For performance reasons, it is often useful to create versions from existing ones instead of using the original file. If your uploader generates several versions where the next is smaller than the last, it will take less time to generate from a smaller, already processed image.

class MyUploader \< CarrierWave::Uploader::Base version :thumb do process resize\_to\_fill: [280, 280] end version :small\_thumb, from\_version: :thumb do process resize\_to\_fill: [20, 20] end end

The option


uses the file cached in the


version instead of the original version, potentially resulting in faster processing.

Making uploads work across form redisplays

Often you'll notice that uploaded files disappear when a validation fails. CarrierWave has a feature that makes it easy to remember the uploaded file even in that case. Suppose your


model has an uploader mounted on


file, just add a hidden field called


(don't forget to add it to the attr_accessible list as necessary). In Rails, this would look like this:

<label>My Avatar</label>

It might be a good idea to show the user that a file has been uploaded, in the case of images, a small thumbnail would be a good indicator:

<label>My Avatar</label>

Removing uploaded files

If you want to remove a previously uploaded file on a mounted uploader, you can easily add a checkbox to the form which will remove the file when checked.

<label>My Avatar</label>


      Remove avatar

If you want to remove the file manually, you can call remove_avatar!, then save the object.

@user.remove\_avatar! #=\> true

Uploading files from a remote location

Your users may find it convenient to upload a file from a location on the Internet via a URL. CarrierWave makes this simple, just add the appropriate attribute to your form and you're good to go:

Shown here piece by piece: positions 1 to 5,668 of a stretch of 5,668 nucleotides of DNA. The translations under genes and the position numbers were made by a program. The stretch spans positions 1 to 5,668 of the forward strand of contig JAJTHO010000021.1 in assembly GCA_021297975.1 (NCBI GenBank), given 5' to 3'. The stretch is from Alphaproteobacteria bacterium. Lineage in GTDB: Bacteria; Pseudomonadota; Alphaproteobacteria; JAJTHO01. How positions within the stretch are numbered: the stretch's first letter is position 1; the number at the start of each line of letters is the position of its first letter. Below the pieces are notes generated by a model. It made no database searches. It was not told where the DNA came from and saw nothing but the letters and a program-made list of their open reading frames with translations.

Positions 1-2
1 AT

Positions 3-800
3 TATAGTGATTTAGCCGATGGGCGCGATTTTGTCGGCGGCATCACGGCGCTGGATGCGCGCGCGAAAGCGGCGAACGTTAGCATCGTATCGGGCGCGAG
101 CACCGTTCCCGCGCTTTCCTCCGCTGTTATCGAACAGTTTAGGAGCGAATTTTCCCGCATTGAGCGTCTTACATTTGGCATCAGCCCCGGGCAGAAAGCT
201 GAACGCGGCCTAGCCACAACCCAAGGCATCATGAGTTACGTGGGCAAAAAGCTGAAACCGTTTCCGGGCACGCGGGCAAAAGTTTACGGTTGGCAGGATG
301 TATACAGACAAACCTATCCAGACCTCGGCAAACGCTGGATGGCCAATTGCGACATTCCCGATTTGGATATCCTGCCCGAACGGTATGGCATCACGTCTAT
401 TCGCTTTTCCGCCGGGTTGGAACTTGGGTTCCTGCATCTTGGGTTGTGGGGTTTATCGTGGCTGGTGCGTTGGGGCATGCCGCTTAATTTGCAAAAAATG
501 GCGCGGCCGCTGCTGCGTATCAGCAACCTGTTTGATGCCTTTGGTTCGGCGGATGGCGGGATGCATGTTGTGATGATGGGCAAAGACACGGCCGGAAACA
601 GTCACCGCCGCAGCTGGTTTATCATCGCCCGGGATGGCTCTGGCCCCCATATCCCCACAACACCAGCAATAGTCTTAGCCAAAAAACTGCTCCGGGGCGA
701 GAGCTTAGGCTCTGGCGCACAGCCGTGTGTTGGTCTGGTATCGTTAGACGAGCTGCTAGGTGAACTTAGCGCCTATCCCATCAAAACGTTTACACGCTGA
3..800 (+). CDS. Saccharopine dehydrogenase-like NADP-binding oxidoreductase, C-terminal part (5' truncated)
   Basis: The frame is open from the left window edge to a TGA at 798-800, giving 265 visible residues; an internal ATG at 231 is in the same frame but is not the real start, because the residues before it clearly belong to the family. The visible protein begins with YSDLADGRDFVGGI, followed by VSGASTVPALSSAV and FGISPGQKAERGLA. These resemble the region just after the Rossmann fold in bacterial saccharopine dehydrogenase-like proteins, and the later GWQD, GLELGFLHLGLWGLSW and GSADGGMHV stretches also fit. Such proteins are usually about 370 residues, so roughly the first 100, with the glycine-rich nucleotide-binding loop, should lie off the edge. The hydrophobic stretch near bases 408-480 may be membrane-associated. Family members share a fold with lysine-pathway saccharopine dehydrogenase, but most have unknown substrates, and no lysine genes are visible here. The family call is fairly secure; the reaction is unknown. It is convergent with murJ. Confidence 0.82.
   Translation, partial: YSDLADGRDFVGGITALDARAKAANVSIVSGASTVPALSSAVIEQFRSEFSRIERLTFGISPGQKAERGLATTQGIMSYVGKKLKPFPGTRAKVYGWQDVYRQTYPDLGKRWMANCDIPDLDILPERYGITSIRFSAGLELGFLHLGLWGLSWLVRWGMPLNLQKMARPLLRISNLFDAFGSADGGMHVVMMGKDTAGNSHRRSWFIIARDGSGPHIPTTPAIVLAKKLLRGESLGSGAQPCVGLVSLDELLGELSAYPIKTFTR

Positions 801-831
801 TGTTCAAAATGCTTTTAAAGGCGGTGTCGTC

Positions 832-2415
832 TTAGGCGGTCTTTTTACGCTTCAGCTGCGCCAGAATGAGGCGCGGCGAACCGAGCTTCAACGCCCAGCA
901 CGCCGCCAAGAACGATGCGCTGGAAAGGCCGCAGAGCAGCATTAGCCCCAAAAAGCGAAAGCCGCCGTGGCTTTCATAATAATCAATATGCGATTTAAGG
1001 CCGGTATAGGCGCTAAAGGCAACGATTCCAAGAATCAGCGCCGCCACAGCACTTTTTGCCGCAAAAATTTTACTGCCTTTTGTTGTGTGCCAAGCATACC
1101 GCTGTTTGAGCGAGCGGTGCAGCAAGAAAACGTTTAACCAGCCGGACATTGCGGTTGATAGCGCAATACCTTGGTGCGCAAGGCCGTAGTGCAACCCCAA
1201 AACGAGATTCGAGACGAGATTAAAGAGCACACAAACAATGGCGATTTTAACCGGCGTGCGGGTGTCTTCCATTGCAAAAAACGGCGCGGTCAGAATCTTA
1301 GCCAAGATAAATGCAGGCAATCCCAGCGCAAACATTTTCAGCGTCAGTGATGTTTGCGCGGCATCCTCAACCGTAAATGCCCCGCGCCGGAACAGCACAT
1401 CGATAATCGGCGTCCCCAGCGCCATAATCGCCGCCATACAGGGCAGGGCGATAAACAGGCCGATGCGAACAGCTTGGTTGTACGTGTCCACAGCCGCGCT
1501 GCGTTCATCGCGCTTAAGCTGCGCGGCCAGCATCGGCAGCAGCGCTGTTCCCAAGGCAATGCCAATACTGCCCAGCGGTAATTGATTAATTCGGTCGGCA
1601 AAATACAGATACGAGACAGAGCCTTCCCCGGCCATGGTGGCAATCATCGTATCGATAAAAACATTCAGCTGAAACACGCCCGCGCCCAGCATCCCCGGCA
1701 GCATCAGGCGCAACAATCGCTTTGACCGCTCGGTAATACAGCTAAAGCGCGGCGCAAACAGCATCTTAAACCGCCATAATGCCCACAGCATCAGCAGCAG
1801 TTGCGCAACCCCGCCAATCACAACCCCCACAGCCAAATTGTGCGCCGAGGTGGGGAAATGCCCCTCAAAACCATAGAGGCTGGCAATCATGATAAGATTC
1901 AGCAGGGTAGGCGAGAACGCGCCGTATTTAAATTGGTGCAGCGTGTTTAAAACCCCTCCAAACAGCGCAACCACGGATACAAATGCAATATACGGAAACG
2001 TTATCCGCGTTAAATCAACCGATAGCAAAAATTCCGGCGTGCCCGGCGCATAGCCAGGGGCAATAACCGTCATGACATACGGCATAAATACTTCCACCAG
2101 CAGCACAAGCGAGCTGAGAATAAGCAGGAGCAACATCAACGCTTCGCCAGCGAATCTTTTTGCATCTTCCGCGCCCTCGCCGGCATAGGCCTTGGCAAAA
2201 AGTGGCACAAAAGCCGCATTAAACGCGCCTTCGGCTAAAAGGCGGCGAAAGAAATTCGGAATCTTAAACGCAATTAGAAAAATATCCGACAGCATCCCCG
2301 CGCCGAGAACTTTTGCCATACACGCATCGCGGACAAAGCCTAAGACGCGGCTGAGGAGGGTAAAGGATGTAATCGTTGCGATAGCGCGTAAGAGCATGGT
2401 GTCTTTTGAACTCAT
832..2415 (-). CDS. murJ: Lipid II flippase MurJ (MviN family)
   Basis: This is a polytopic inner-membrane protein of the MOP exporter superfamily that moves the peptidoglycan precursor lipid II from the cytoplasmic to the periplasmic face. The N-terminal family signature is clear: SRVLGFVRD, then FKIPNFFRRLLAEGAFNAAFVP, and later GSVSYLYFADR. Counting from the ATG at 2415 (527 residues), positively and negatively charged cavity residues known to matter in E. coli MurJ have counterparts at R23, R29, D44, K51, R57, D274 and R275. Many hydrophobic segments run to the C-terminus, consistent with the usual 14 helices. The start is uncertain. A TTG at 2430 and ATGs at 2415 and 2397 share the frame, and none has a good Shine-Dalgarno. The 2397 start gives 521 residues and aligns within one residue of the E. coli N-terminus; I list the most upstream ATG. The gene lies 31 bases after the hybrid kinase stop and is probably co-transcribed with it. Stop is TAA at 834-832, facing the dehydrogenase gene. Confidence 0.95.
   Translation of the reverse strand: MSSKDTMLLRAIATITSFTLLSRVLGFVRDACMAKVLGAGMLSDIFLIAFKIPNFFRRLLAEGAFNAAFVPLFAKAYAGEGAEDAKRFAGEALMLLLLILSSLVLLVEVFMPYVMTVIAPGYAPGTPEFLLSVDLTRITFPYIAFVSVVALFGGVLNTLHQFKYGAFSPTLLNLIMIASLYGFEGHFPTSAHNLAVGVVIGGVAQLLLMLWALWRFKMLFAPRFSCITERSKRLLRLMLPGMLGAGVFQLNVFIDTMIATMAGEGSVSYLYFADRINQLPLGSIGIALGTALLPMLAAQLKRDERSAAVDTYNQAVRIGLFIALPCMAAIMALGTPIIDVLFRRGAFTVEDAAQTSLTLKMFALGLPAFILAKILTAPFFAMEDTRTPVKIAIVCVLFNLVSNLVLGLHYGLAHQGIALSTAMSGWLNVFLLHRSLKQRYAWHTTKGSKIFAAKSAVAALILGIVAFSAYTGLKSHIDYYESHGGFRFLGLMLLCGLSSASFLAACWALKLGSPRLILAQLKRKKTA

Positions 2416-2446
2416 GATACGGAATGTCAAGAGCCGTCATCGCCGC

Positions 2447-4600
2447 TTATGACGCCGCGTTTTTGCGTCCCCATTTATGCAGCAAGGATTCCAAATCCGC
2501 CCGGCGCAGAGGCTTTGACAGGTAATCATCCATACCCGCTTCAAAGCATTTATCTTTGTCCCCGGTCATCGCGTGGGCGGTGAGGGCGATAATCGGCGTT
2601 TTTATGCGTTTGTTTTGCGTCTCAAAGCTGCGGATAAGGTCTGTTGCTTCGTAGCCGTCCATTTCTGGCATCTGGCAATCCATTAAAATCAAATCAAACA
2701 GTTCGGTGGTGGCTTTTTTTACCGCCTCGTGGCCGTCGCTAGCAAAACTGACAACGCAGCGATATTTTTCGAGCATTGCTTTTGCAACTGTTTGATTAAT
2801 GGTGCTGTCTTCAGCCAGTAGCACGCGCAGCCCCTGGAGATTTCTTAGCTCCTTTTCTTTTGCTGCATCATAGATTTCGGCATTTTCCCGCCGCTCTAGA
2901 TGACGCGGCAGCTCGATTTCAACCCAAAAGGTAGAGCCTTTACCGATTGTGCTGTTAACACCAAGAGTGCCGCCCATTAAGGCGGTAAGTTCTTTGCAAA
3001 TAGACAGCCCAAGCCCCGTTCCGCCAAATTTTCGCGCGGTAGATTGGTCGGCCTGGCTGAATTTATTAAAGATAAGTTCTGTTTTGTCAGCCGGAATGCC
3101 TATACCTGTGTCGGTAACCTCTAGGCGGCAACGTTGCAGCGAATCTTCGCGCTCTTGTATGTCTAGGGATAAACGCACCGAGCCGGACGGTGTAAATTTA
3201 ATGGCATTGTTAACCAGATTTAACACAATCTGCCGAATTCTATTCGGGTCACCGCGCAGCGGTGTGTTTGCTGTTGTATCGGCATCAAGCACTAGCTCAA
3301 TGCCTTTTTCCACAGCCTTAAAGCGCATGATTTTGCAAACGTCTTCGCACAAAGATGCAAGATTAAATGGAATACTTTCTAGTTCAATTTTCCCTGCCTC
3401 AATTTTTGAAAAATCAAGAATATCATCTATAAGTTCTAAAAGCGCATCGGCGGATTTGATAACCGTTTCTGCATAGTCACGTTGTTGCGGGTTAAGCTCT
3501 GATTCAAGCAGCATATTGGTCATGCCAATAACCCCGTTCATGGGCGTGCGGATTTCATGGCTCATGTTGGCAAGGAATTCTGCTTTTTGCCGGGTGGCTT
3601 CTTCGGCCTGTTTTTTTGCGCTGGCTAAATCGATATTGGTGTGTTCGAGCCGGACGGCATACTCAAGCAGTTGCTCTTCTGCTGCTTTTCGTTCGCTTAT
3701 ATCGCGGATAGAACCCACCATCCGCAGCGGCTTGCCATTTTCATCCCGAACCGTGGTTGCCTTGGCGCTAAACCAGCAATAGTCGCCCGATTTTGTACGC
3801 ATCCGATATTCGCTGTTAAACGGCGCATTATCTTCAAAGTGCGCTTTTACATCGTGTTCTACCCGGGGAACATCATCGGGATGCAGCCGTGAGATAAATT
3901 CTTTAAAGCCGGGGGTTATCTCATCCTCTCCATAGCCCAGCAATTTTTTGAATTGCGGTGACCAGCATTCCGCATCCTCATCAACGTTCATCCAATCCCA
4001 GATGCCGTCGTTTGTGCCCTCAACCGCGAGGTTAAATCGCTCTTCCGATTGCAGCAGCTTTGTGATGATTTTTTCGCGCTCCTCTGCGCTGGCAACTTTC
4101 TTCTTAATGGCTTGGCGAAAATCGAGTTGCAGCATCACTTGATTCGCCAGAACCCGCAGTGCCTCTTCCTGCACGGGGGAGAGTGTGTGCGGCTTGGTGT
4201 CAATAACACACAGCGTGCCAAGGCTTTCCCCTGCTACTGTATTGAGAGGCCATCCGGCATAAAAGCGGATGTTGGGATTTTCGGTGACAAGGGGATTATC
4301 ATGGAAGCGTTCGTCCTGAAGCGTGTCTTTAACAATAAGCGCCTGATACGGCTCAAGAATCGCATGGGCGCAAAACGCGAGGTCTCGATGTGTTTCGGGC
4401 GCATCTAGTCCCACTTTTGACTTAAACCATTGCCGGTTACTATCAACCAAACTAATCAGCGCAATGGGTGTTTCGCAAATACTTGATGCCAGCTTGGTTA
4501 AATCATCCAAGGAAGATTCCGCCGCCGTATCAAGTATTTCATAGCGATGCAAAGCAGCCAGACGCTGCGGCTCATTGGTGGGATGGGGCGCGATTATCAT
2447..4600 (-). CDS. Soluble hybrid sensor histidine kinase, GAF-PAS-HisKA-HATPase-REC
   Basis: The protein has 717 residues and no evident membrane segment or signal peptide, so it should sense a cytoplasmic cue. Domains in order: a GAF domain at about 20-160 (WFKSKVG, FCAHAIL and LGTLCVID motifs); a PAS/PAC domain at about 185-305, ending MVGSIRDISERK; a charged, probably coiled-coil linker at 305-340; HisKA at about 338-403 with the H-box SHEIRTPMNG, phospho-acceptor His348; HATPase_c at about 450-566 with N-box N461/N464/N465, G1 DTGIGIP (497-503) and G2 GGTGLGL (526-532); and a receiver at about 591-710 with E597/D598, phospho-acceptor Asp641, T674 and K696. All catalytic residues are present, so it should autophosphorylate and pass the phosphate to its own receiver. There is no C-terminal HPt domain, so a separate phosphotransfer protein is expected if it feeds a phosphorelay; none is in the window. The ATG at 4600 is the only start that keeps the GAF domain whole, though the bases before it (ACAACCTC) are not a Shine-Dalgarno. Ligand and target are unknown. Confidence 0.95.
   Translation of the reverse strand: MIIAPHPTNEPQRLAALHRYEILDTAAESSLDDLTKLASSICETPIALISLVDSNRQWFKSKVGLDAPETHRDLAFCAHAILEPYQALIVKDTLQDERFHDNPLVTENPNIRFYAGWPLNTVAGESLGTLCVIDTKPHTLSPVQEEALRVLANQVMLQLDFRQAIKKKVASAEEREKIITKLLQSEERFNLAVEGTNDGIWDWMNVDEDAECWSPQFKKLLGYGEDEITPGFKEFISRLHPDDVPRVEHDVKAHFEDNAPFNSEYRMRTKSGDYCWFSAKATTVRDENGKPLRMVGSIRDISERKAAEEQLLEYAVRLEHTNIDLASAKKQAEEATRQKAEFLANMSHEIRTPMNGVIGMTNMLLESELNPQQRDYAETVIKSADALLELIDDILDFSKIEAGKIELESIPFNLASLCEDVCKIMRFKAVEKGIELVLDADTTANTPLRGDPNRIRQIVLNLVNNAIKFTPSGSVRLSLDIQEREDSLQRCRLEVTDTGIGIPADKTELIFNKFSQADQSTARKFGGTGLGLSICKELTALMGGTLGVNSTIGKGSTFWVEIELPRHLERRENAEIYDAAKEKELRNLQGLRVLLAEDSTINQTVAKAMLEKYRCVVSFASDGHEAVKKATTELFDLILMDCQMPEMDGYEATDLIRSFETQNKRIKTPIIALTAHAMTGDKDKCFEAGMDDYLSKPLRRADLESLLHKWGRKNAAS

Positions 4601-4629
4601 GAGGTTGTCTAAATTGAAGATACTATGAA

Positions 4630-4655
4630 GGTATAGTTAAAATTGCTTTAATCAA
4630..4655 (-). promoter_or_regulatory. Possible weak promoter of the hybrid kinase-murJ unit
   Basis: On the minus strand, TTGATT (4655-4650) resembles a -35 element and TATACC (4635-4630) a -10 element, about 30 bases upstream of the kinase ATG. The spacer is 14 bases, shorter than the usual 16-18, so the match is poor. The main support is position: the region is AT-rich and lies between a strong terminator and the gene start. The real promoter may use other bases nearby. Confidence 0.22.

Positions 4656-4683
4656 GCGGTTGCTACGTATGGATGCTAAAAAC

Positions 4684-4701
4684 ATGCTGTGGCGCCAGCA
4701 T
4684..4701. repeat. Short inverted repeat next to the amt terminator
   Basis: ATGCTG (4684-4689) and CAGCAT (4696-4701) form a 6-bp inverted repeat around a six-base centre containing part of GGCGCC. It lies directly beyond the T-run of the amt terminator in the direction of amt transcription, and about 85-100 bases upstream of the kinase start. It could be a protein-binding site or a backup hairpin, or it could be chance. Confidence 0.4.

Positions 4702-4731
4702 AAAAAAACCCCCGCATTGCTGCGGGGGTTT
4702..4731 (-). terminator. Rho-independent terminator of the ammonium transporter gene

<label>My Avatar URL:</label>

If you're using ActiveRecord, CarrierWave will indicate invalid URLs and download failures automatically with attribute validation errors. If you aren't, or you disable CarrierWave's


option, you'll need to handle those errors yourself.

Providing a default URL

In many cases, especially when working with images, it might be a good idea to provide a default url, a fallback in case no file has been uploaded. You can do this easily by overriding the


method in your uploader:

class MyUploader \< CarrierWave::Uploader::Base def default\_url(\*args) "/images/fallback/" + [version\_name, "default.png"].compact.join('\_') end end

Or if you are using the Rails asset pipeline:

class MyUploader \< CarrierWave::Uploader::Base def default\_url(\*args) ActionController::Base.helpers.asset\_path("fallback/" + [version\_name, "default.png"].compact.join('\_')) end end

Recreating versions

You might come to a situation where you want to retroactively change a version or add a new one. You can use the